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Tech Schools Dominate Rankings

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Led by the Massachusetts Institute of Technology (MIT), tech schools worldwide are on the rise in the 2012/13 QS World University Rankings. Laura Bridgestock examines this global trend.

MIT, which takes the top spot in the rankings for the first time, is closely followed by the UK’s Imperial College London (6), the US’ Caltech (10), and Switzerland’s ETH Zurich (13).

These relatively well-established names (all more than 100 years old) are joined slightly further down the list by a growing cohort of young, fast-rising science and technology institutes, many based in Asia.

On the way up: Asia’s young tech institutes

QS head of research Ben Sowter has linked the rise of MIT to a more global shift towards science and technology, identifying a “new wave of cutting-edge tech-focused institutions” in Asia.

Among the most prominent examples of this are Hong Kong’s HKUST (33) and Singapore’s Nanyang Technological University (47), both just 21 years old.

Meanwhile the largest climb in the top 100 comes from Korea’s KAIST, which leaps an impressive 27 places to rank 63rd, driven by strong improvements in the indicators for academic reputation, employer reputation and citations per faculty member.

One of the most impressive aspects of these young Asian tech-focused universities is the rapidity with which they’ve established themselves in the eyes of both academics and employers.

While high levels of funding, favorable policies and good marketing can often help new universities make fast progress in indicators such as faculty/student ratio and numbers of international staff and students, it generally takes much longer to convince academics and employers of the quality of research and teaching being provided.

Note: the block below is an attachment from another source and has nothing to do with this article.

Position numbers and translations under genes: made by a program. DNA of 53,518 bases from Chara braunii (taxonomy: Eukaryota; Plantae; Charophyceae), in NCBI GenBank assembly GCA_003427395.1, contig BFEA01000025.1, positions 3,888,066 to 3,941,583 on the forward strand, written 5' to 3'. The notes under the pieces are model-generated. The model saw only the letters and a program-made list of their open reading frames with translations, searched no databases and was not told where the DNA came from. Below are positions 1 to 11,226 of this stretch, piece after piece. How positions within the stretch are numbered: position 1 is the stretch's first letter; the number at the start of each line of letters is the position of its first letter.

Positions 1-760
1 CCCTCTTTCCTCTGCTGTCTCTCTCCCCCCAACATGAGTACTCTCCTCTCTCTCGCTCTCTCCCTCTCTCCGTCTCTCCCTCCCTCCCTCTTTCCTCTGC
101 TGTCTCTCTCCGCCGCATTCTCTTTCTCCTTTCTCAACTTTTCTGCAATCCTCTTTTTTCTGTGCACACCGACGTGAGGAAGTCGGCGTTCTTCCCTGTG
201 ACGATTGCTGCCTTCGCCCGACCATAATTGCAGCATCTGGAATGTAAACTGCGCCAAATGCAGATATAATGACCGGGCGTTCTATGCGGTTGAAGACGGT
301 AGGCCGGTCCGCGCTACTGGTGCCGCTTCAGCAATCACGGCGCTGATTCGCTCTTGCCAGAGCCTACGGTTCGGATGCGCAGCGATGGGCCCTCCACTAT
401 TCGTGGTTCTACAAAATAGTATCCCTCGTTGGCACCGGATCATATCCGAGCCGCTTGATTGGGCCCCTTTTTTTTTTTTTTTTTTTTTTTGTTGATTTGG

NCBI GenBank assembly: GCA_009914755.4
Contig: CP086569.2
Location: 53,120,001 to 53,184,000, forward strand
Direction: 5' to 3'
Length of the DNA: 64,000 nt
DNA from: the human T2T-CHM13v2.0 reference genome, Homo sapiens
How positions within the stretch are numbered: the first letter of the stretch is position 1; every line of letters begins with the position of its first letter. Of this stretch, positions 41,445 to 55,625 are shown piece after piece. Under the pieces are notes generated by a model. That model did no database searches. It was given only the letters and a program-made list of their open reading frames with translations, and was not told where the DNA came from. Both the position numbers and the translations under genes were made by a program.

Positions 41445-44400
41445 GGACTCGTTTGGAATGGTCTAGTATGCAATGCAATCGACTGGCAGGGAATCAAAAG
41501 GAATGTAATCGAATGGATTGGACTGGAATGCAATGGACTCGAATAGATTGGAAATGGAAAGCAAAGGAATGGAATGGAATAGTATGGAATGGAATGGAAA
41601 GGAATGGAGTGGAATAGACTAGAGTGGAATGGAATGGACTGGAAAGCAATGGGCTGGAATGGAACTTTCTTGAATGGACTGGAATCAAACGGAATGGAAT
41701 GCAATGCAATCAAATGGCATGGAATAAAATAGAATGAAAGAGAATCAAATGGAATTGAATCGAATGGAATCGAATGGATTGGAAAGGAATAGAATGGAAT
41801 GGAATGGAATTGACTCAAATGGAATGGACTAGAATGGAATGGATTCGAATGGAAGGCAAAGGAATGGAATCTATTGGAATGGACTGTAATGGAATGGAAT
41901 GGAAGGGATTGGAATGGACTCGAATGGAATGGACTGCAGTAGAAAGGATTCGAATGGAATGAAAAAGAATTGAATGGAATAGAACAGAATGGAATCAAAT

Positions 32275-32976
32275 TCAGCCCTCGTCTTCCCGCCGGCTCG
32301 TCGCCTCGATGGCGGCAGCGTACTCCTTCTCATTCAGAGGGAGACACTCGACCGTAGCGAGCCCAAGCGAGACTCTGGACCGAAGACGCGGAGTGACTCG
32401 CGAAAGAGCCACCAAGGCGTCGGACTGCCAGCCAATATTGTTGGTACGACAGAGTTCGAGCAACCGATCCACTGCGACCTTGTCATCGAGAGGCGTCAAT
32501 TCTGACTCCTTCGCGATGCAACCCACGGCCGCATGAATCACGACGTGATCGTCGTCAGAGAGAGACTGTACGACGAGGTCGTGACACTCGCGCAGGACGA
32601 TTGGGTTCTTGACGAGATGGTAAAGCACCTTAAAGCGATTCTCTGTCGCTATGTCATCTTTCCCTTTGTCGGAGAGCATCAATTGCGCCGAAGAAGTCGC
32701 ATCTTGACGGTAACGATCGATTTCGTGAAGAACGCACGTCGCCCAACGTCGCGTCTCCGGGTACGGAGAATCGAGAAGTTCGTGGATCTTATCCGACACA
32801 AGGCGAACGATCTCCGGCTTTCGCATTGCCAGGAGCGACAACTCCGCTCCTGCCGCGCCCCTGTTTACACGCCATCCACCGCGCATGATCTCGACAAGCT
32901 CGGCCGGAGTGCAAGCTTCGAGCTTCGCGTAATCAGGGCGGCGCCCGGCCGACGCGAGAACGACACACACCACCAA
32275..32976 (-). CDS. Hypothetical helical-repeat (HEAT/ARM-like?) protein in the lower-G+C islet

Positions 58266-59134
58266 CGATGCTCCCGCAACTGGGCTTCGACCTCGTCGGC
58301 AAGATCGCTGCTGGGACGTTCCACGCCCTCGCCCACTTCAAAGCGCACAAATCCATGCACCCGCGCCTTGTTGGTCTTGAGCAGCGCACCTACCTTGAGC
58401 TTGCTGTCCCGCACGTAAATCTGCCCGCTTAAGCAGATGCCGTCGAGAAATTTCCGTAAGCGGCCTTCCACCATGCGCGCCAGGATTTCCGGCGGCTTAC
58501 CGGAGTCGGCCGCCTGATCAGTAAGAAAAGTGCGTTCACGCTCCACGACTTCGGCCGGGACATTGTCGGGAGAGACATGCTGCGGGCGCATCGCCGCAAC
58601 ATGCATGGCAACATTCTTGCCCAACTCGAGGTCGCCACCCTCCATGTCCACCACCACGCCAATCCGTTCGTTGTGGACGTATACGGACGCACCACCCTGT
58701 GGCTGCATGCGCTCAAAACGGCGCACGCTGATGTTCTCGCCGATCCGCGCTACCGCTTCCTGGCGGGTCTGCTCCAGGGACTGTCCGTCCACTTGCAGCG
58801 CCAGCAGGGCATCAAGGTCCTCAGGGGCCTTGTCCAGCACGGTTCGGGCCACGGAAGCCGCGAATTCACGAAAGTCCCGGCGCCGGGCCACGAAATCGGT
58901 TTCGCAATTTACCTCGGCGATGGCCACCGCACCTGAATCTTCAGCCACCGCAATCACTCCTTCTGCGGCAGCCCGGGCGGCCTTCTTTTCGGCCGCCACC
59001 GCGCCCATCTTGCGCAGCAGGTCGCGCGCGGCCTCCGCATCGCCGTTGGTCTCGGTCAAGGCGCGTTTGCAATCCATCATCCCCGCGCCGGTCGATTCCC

Yet this is exactly what tech-focused institutes like HKUST, NTU and KAIST have managed to do. All now rank in the world’s top 70 in the global academic survey, and all in the top 200 in the employer survey (NTU in the top 50).

Greater global diversity, across all subjects

This is fantastic news for those considering studying a science or technology subject, meaning growing numbers of top-tier tech institutes to choose from, in a wider selection of countries.

However, the particularly rapid rise of these institutions is just one aspect in a broader pattern of change across the global higher education landscape.

Since 2004, when the QS World University Rankings were first published, the number of countries with institutions included in the ranking has been growing – this year a record 72 nations are represented.

That growth has certainly not just come from universities excelling in science and technology.

In fact, a look at this year’s global academic survey results by faculty area shows that the most diverse top 400 is in fact in arts and humanities, where 53 different countries are represented.

This compares to 50 for engineering and technology, 49 for social sciences and management, 48 for life sciences and 47 for natural sciences.

So while science and tech students are likely to be especially cheered by this year’s rankings results, you certainly don’t have to limit your subject choice in order to benefit from the growing global diversity of the world’s top universities.

Written by Laura G.

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